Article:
“Theory of Change” Is Disarmingly Simple

KC McGinnis/ZUMA; Brian Cahn/ZUMA

All the talk these days is about the “theory of change.” Every Democratic candidate is supposed to have one: after all, policy talk is all well and good, but how are you going to actually get legislation passed? Ed Kilgore ponders the problem:

There is not [] any easy equivalence between the audacity of policy proposals and the willingness of candidates to consider the “process” changes that could make achieving these policies possible, as shown by Bernie Sanders, the “radical” who wants to preserve the filibuster and the current system for selecting Supreme Court justices

….These differences matter, perhaps more than policy differences, since progressive ideas are nothing more than fantasies if you don’t have the means to achieve them. It’s easy for Sanders to say he will mobilize enough support for his policies to overwhelm congressional Republicans and force them to go along. But Obama had a similar theory (one that at the time I labeled “grassroots bipartisanship”), and it turned out simply to be wrong once the presidential election ended and things got real.

Quite so. This is why I’m not overwhelmed by, say, Elizabeth Warren’s blizzard of policy proposals. Quite aside from whether I agree with all of them, it’s just cheap talk unless you can get Congress to back you up. Two weeks ago, for example, the House voted 420-0 to ask for the Mueller report to be released. That was cheap talk. When it came time to vote on actual action (i.e., a subpoena), Republicans unanimously voted against it.

It’s good that we’re talking about this, but less good that we’re making it more complicated than it really is. All you have to do is take a look at the past and ask what Democrats needed to pass big liberal legislation and the answer suddenly becomes easy: big Democratic majorities in Congress. That’s it. It’s what made the New Deal possible, the Great Society possible, and Obamacare possible. Its lack is what killed Bill Clinton’s health care plan. There are, it’s true, a few counterexamples of big things that were passed on a bipartisan basis: the Civil Rights Act, the Clean Air Act, ADA, the 1986 tax reform, and a handful of others. However, nearly all of these were passed under Republican presidents and all of them were passed more than 30 years ago.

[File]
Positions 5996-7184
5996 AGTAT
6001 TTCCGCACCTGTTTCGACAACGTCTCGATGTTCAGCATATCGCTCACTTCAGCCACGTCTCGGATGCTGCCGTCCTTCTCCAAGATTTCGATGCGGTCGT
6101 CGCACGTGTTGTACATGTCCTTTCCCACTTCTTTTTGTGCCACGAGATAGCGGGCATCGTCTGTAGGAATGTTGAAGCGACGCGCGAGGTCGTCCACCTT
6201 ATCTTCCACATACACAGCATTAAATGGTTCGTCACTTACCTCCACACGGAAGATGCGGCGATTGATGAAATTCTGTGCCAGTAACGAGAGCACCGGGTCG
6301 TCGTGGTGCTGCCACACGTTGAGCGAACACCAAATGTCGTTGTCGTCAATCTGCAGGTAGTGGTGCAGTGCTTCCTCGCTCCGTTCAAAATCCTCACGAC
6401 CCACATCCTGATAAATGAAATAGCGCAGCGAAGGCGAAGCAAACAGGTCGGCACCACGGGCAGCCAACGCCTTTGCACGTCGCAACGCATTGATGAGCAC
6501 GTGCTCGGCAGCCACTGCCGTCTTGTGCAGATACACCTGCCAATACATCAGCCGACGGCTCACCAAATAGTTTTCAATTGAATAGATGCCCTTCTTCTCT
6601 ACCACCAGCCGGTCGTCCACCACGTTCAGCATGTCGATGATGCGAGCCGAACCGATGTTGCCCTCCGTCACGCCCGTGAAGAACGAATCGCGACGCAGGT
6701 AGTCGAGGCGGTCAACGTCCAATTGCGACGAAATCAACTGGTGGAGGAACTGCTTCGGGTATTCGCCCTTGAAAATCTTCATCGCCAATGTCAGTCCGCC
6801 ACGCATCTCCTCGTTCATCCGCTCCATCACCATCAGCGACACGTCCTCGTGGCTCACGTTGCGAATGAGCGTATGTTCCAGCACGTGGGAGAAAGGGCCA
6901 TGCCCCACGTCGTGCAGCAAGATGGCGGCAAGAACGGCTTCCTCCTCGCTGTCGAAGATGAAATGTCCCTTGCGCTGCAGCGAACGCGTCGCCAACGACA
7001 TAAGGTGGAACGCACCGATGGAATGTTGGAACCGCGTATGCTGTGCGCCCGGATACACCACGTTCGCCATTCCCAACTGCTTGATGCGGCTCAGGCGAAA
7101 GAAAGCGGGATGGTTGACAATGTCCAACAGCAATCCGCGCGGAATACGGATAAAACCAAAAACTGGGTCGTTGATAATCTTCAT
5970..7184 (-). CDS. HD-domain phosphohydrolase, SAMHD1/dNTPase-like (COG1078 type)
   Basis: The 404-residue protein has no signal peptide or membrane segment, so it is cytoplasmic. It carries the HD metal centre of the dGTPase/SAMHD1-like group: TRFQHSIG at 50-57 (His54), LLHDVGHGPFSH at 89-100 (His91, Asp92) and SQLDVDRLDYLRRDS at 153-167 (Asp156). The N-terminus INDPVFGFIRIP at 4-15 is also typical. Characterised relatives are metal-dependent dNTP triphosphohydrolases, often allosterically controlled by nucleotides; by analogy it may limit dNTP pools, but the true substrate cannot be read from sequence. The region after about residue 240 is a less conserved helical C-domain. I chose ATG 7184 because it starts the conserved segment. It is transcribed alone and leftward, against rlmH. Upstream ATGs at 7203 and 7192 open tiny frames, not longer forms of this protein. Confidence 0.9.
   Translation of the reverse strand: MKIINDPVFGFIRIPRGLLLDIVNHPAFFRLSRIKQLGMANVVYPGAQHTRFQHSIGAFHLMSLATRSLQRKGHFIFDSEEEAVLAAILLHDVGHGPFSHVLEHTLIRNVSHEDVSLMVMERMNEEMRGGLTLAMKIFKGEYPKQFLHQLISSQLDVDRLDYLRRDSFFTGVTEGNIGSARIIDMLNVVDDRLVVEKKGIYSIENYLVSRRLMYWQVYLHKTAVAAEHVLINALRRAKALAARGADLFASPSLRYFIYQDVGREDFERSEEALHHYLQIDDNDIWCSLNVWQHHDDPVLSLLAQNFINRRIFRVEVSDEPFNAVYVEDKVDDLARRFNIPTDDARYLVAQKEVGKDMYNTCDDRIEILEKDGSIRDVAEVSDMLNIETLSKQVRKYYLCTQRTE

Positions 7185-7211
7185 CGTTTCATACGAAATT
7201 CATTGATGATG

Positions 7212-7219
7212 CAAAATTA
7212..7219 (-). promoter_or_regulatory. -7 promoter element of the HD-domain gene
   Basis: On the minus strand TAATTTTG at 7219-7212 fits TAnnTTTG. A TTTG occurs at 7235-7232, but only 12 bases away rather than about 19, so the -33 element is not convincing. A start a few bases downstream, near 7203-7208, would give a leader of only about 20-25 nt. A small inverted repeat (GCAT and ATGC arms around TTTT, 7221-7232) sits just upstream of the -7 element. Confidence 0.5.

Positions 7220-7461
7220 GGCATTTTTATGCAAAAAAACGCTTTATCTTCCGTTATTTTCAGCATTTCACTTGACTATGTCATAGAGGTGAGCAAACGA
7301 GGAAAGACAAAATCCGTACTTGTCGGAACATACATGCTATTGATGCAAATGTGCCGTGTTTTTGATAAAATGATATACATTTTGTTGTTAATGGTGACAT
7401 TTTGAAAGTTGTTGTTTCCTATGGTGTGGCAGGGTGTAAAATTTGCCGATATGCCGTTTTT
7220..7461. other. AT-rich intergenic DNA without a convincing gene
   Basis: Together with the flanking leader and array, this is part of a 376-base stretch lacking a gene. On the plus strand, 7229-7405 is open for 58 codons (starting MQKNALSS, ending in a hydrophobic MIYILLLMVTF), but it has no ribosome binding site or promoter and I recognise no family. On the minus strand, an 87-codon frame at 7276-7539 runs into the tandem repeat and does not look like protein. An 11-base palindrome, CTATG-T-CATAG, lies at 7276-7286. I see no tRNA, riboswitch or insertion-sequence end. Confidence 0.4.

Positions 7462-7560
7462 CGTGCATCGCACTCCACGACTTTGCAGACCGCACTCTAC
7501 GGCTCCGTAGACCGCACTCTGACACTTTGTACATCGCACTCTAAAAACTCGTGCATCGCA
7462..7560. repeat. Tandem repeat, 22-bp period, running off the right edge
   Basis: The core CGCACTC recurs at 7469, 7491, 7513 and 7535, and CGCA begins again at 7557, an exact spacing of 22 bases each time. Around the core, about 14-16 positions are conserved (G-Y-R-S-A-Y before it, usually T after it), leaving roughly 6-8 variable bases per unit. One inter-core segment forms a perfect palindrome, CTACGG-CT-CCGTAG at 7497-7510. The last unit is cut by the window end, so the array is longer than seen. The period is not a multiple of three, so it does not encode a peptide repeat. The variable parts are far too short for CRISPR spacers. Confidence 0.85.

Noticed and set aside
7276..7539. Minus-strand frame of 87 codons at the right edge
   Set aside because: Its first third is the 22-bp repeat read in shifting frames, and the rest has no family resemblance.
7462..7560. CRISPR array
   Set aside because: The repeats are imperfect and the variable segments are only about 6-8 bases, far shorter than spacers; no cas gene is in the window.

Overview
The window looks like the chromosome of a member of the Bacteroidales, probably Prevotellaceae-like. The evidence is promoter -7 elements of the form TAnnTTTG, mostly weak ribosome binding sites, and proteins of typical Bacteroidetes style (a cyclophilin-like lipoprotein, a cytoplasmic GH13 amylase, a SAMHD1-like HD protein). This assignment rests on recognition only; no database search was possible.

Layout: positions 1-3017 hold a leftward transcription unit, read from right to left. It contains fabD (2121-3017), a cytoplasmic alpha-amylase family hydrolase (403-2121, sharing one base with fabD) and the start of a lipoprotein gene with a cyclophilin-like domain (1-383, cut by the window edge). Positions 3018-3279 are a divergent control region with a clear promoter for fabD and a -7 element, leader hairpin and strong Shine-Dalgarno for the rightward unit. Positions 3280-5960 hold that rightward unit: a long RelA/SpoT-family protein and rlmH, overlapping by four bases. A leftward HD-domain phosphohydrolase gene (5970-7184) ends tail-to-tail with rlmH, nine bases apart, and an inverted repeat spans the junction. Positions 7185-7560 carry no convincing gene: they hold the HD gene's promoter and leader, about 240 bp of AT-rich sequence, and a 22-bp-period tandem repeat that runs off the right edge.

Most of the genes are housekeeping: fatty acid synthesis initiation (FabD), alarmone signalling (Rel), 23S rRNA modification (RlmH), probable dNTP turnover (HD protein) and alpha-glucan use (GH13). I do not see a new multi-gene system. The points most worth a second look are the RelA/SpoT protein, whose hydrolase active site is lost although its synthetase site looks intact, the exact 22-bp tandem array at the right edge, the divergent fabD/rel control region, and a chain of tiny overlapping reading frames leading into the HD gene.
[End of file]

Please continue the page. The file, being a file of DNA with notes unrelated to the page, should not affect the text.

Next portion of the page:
It’s been more than half a century since Republicans were willing to cross the aisle to vote for progressive legislation. So here’s the only theory of change that matters:

  • Get a Democratic majority in both houses.
  • Ditch the filibuster.
  • Pass whatever legislation is acceptable to the 50th most liberal senator.

This in turn suggests that two things are important:

  • The coattails of whatever Democrat runs for president, which is basically her ability to persuade the public to vote for liberal change.
  • The ability of the party and the grass roots to elect more liberal senators.

That’s really about it. The precise level of progressiveness of the president matters only slightly since the bottleneck for legislation will almost certainly be Congress. Elizabeth Warren may be more progressive than Kamala Harris, but Harris would still be the better choice if you think her coattails would be stronger, her public appeal for liberal change would be stronger, and therefore she’d be likely to produce a more liberal 50th senator.

Unfortunately, this doesn’t make your decision easier. It makes it harder. It’s fairly easy, after all, to compare candidates based on their stated policy preferences, since those are usually set down in black and white. It’s a lot harder to figure out which one will have the stronger coattails in moderate states. Hard or not, though, it’s what matters.

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